The CDR completed his tenth weekly filling-out of the Food Frequency
Questionnaire (FFQ), which keeps a log of his nutritional intake over
time on the MEC. 

At 5:15am EST, the crew downlink greetings to the 2004 Leadership
Conference of UNILINKS COMPANY.  [“We, the cosmonauts, know too well
what it takes to make a faraway and beautiful goal to become
reachable: 1. Dedication of each crewmember to the common cause;  2.
Clearly defined objectives;  3. Teamwork to reach these objectives; 
4. Constant search of new ways, since new objectives require new
solutions, and  5. Ability to work at required pace; it is not enough
to reach space speed; you have to maintain it through your journey.”] 

At 12:05pm, the crew was scheduled to downlink a message commemorate
the fallen astronauts of Apollo 1, Challenger and Columbia.  [Apollo 1
(1/27/67): Gus Grissom, Ed White, Roger Chaffee.  Challenger
(1/28/86): Francis “Dick” Scobee, Michael Smith, Judith Resnik, Ronald
McNair, Ellison Onizuka, Gregory Jarvis, Christa McAuliffe.  Columbia
(1/29/2003): Rick D. Husband, William C. McCool, David M. Brown,
Kalpana Chawla, Michael P. Anderson, Laurel B. Clark, Ilan Ramon.]

At 12:40pm, the crew will conduct a teleconference with participants
of the 32nd Pan-Russian COSMOS competition at MCC-M/TsUP, via Ku- and

Two payloads launched by ESA on 13P have raised some concern from a
toxic spill standpoint: HEAT (containing 14 grams of ammonia (NH3),
and ARGES (containing 20 light bulbs, each with 8-10 mgof elemental
mercury).  During the safety review, both were deemed safe to
fly.   [Both payloads havethe appropriate levels of containment andno
credible failurecases were found to release the chemicals into the ISS
cabin atmosphere.  However, despite the payloads’ robust design, from
an operational standpoint it was felt it necessary to assume possible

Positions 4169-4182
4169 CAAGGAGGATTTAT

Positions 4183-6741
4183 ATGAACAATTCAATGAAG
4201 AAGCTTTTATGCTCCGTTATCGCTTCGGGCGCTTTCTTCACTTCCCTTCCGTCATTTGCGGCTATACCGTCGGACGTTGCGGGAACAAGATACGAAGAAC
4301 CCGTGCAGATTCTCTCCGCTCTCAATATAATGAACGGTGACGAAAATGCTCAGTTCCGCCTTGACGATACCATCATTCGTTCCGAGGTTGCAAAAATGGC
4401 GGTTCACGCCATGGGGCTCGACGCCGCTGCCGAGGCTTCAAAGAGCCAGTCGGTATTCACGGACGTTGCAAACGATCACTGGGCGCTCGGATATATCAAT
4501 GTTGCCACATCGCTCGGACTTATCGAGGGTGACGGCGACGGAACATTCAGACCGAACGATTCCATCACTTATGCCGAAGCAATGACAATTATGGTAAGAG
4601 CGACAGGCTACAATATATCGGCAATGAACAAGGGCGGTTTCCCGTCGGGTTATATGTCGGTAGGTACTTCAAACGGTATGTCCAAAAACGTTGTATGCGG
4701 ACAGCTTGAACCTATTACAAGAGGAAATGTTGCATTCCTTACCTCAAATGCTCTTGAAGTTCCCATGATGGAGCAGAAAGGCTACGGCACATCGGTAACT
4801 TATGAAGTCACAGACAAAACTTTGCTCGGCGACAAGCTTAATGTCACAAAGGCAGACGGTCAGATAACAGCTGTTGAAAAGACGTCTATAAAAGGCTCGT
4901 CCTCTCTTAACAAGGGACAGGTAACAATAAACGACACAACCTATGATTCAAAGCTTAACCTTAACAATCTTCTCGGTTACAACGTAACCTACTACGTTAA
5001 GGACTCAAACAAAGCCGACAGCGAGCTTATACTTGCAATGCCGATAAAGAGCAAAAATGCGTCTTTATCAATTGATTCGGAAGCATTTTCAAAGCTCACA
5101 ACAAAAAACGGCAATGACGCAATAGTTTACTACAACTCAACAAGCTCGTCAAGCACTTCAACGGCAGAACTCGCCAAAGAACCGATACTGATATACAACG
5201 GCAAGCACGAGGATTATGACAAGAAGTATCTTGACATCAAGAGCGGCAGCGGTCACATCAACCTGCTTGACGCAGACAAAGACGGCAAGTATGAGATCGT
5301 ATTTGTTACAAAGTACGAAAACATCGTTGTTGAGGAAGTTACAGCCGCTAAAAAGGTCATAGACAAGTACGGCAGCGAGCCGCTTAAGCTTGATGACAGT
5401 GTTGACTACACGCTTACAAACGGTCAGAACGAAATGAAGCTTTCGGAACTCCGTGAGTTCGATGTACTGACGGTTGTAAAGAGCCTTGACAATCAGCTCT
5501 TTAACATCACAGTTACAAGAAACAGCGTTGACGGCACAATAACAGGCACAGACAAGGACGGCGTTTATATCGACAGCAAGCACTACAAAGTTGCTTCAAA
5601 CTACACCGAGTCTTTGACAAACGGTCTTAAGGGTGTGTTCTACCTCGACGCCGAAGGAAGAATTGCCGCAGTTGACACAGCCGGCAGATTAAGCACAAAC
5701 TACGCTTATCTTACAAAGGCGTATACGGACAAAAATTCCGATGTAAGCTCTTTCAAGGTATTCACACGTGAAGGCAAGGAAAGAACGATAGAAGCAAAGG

worst-case scenarios and be prepared for a toxic spill.  The crew was
informed, and appropriate monitoring and safety response procedures
were or are being uplinked.]

Today’s CEO (crew earth observations) targets, in the current LVLH
attitude no longer limited by flight rule constraints on the use of
the Lab nadir/science window, except for the shutter closure and
condensation-prevention plan (limited to 90 min. in 24 hours),
wereBeijing, China (city center just left of track),Tianjin, China
(city center of Beijing’s huge port was just right of track),Bombay,
India (city center on the major bay right of track), S Georgia
plankton & icebergs(Dynamic events.  Looking right towards the
archipelago: major eddies are evident in plankton blooms northwest of
S Georgia, and many small centers of vigorous blooming appear north
and west of the main island),Plankton, Patagonia(Dynamic event. Major
bloom occupies Argentina’s southernmost large bay. Nadir
pass),Plankton, Falklands(Dynamic events. Looking nadir for plankton
to the north of the Falklands: east-west structure in bloom pattern
and a productivity high about one degree north of the islands),Ancient
glacial rivers, Libya(400mm-lens:  Ideal pass for a detailed mapping
swath, about one degree right of track.  Subglacial streambeds are
narrow and slightly meandering.  They contain highly porous sediment
that host water and hydrocarbons where buried.  Understanding the
larger pattern of these ancient drainages is underway), and Inland
deltas, N Amazon basin (pass along the edge of an equatorial cloud
mass: in this area where photography is always cloud limited, looking
left for inland deltas — formed by tributaries between the Rio Negro
and hill country along the north side of the Amazon basin).

CEO images can be viewed at the websites.

See also the website “Space Station Challenge” at

ISS Orbit  (as of this morning, 2:38am EST [= epoch]):

  • Mean altitude — 368.6 km
  • Apogee — 373.8 km
  • Perigee — 363.4 km
  • Period — 91.9 min.
  • Inclination (to Equator) —  51.63 deg
  • Eccentricity — 0.0007739
  • Orbits per 24-hr. day — 15.67
  • Mean altitude loss last 24 hours — 100 m
  • Revolutions since FGB/Zarya launch (Nov. ’98)  — 29637

For more on ISS orbit and worldwide ISS naked-eye visibility
dates/times, see

SpaceRef staff editor.